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Changes to California’s Mechanics Lien Law and Release and Waiver Forms (Eff. 7/1/2012)

Significant Changes to California’s Mechanics Lien Law and Release and Waiver Forms.
Guy W. Bluff, Esq. (02-Jun-2012)

Effective July 1, 2012 all of the existing statutes governing mechanics liens, stop notices and payment bonds in California will be repealed and replaced by updated statutes. The previous statutory provisions were found in California Civil Code § 3082 to 3267. The new statutory provisions are now located in California Civil Code § 8100-8200 et seq. and §8600 et seq. as relates to payment bonds.

Under existing law, a “Preliminary 20-Day Notice” must be served by most types of lien and payment bond claimants at the outset of their work, to preserve their lien claim, payment bond, and stop notice rights. If the notice is served “late” it relates back to cover work performed in the 20 days prior to mailing or service. Under the new law, this notice is now referred to as a “Preliminary Notice.” Certain mandatory language for the Preliminary Notice has also been changed which is significantly different from that found under the prior statutes. As a result of these statutory changes, it is important that all contractors, subcontractors and material suppliers insure that they begin using the new Preliminary Notice forms beginning July 1st.

While there are certain statutory safeguards which might allow a lien claimant to assert that the use of an older version form “substantially complied” with the mandatory language, doing so runs the risk having the lien or bond claim deemed defective thereby losing ones rights to payment. See §8102(b).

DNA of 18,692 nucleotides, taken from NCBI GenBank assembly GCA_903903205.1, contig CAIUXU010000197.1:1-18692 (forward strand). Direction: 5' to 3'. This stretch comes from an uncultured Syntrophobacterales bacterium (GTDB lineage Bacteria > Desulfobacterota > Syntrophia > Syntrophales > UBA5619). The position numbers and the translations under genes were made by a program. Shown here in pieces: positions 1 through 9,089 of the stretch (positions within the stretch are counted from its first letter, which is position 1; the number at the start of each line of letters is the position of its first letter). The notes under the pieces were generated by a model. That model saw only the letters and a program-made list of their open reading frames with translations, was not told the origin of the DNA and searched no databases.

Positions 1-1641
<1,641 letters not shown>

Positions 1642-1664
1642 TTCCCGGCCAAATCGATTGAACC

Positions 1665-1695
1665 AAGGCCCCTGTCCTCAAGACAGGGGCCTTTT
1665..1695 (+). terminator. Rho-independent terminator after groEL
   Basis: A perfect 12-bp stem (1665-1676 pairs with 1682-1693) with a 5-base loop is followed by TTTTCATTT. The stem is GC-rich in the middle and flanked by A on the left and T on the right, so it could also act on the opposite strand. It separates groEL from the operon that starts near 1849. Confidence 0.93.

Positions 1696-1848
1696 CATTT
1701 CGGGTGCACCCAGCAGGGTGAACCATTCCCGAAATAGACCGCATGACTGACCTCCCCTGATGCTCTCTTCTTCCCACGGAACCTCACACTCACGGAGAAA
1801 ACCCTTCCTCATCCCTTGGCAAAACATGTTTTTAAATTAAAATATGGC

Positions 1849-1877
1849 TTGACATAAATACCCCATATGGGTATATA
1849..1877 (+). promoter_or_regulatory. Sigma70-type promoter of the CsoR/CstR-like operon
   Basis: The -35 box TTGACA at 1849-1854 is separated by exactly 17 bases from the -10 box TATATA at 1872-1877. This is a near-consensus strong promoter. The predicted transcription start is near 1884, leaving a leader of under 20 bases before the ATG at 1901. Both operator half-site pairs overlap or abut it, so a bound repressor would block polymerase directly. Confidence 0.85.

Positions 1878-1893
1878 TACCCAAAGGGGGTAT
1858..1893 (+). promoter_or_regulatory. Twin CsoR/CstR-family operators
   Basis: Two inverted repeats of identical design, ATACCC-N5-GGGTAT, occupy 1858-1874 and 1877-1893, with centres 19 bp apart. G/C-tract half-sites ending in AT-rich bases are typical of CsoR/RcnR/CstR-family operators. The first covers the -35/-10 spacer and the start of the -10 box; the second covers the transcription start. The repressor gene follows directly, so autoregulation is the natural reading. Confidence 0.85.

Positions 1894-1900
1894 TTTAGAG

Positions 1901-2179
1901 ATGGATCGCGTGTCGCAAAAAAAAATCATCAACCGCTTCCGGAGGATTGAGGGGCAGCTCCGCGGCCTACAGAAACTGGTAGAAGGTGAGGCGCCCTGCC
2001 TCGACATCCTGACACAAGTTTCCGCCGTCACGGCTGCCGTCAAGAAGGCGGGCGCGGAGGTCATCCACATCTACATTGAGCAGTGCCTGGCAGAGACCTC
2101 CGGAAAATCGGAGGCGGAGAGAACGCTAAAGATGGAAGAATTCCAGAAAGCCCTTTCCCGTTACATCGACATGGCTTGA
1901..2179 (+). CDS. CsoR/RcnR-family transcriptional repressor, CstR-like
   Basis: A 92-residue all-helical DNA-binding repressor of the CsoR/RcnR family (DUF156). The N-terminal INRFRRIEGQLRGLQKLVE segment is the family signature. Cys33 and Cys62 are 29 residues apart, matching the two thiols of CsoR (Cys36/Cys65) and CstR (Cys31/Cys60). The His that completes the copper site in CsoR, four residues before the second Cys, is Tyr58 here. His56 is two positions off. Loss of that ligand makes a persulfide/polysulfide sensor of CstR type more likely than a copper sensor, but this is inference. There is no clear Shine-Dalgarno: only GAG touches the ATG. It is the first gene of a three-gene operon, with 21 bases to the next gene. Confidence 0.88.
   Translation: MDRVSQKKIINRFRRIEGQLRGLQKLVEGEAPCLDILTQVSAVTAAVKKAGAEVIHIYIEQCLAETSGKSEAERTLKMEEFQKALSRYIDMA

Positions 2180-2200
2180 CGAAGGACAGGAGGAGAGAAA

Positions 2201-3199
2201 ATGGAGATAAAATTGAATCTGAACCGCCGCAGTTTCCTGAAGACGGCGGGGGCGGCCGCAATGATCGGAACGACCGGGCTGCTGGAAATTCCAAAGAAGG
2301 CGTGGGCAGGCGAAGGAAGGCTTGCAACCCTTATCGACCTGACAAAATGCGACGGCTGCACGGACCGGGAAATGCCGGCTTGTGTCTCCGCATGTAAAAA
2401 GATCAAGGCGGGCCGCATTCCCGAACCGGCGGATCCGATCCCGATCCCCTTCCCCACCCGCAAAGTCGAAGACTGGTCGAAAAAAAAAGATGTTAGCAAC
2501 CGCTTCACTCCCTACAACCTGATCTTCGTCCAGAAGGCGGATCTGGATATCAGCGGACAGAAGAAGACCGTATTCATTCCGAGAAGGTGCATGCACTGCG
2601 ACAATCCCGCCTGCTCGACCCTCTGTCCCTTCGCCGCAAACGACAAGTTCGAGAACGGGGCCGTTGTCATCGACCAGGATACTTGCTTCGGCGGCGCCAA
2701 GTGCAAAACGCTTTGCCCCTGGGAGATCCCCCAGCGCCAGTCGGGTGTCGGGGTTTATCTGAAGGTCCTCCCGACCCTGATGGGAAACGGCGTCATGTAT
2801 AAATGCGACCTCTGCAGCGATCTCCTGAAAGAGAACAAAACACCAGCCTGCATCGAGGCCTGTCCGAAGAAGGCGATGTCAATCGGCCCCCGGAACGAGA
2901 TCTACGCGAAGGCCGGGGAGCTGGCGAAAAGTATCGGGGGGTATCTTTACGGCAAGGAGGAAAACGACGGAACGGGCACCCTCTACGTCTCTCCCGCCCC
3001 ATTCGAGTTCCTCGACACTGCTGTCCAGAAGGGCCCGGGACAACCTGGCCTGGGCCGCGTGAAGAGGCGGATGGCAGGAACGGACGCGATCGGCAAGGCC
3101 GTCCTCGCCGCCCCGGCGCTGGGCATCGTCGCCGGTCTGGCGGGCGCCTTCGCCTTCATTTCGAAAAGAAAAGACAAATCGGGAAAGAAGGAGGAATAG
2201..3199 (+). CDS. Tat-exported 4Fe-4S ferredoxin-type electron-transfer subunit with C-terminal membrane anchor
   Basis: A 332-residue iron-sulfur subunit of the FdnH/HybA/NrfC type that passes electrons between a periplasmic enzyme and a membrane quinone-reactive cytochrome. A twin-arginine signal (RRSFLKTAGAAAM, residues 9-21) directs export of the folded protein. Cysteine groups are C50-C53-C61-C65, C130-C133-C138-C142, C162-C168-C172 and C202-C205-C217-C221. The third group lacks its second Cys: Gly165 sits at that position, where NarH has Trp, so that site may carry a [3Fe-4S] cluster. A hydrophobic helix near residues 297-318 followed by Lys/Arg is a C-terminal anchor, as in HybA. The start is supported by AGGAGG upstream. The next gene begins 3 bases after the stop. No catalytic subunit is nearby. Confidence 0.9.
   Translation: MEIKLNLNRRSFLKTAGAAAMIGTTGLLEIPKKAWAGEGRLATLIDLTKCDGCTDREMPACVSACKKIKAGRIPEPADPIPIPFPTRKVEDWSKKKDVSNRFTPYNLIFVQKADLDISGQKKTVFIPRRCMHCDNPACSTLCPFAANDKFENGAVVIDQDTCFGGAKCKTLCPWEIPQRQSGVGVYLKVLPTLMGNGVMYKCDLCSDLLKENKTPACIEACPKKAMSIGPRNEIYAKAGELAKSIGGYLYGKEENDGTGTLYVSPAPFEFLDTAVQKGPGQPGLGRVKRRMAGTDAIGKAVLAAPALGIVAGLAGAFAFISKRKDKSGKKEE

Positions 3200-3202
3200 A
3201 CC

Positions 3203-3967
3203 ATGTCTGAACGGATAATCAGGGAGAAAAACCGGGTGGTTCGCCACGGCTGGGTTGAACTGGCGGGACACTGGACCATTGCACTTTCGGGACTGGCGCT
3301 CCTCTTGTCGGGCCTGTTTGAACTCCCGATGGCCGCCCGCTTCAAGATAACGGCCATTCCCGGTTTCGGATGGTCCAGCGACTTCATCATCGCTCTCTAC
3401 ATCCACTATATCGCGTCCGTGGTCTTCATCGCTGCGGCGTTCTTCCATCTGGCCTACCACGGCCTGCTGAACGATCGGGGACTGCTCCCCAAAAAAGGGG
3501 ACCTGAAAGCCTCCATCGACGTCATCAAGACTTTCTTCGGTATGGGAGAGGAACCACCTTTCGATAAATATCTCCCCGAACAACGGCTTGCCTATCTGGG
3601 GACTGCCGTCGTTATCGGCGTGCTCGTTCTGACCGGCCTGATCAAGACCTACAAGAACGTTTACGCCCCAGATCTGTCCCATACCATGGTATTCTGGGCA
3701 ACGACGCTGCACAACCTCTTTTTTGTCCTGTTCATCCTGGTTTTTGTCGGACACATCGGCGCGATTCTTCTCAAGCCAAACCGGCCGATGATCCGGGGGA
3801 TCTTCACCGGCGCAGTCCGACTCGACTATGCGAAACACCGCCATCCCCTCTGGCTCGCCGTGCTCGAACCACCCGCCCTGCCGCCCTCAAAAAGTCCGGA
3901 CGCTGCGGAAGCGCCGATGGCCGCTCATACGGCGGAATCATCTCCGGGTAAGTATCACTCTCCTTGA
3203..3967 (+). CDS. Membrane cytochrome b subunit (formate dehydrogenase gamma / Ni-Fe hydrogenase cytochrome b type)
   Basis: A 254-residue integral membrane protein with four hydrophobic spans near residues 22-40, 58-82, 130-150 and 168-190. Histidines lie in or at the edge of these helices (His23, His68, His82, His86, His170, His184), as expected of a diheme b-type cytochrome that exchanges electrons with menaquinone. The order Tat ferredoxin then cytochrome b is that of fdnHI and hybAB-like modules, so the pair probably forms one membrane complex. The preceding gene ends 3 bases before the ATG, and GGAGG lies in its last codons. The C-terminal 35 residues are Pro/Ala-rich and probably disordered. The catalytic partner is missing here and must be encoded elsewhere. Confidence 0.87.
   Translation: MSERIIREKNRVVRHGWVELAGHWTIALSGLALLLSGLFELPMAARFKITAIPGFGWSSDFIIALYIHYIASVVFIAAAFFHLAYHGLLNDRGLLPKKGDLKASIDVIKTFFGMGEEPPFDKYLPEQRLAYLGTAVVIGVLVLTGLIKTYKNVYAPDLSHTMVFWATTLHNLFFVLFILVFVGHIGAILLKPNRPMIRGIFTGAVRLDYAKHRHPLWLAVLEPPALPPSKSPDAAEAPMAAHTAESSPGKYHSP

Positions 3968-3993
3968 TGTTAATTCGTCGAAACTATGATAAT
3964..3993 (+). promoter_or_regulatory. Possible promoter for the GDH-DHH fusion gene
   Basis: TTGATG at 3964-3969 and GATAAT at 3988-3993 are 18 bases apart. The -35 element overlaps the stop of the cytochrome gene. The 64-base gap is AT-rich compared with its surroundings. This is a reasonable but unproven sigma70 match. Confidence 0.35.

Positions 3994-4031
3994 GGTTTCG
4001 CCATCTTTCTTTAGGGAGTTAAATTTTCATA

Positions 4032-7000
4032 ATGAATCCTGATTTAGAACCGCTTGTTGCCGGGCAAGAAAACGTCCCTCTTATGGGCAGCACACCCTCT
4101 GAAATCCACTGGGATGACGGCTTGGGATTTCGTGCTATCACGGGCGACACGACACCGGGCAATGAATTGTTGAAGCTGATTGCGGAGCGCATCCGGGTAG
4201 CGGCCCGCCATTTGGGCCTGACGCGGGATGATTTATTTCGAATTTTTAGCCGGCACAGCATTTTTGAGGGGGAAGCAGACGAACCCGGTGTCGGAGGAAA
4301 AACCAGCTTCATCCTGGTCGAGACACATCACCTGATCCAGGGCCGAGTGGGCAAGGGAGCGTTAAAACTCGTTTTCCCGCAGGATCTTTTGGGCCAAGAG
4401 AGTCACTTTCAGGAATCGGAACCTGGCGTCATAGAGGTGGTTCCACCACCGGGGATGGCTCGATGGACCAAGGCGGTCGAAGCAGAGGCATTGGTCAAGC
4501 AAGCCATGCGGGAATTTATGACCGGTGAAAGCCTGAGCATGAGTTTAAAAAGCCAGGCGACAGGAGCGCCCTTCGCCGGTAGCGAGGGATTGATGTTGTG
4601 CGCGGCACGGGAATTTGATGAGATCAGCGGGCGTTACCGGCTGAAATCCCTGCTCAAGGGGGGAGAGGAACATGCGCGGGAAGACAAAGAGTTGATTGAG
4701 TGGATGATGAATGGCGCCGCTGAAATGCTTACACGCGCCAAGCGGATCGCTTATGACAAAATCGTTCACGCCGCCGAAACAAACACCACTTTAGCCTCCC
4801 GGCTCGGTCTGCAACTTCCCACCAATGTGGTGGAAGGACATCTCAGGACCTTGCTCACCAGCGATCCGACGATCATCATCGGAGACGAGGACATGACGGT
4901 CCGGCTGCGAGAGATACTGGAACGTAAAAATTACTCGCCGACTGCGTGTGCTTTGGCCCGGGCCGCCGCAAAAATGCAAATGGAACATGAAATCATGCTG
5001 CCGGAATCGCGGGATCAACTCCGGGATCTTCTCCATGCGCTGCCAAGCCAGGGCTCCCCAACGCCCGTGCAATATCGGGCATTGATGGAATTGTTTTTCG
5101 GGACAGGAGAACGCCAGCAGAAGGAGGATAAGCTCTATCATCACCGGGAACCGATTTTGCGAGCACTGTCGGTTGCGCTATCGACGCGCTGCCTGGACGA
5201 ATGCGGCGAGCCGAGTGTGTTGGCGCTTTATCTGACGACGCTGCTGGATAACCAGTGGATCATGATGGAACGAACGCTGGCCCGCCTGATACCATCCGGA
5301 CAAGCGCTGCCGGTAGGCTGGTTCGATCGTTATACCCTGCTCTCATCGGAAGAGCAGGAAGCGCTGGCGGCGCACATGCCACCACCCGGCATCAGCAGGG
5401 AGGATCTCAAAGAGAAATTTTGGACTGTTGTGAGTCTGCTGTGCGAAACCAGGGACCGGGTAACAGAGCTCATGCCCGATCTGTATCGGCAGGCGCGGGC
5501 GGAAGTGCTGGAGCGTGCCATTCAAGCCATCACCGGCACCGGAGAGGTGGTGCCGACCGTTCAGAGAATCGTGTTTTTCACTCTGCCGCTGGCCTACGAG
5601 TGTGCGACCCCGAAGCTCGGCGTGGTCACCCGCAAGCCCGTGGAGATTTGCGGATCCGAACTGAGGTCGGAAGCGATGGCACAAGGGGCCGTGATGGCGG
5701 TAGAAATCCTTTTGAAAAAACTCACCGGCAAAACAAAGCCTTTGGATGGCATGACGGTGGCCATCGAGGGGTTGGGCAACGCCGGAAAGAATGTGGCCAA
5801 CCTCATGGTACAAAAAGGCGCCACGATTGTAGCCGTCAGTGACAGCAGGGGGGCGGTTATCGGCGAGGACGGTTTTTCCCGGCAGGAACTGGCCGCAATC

Pursuant to §8104(b), a contractor or subcontractor must also make timely and full payment to laborers. If the event full payment is not made when due, the contractor or subcontractor must provide written notice to the laborer, any bargaining representative, the owner and lender written notice detailing the name and address of the laborer, the wages due, hours worked, and rates of compensation. Failure to do so can subject a contractor or subcontractor to discipline by the CSLB.

The new laws also require mandatory language and content for the four forms of Waiver and Releases. Conditional Progress §8132; Unconditional Progress §8134; Conditional Final §8136 and Unconditional Final §8138. Previously, the waiver and release language for all four forms was found in §3262(d). The new language and format is now found in §8132 to §8138. Because of these changes, contractors and suppliers should be careful to utilize new statutorily compliant forms for all releases executed on or after July 1st. New 2012 statutorily compliant Waiver and Release forms can be located through the following link.

California Waiver and Release Forms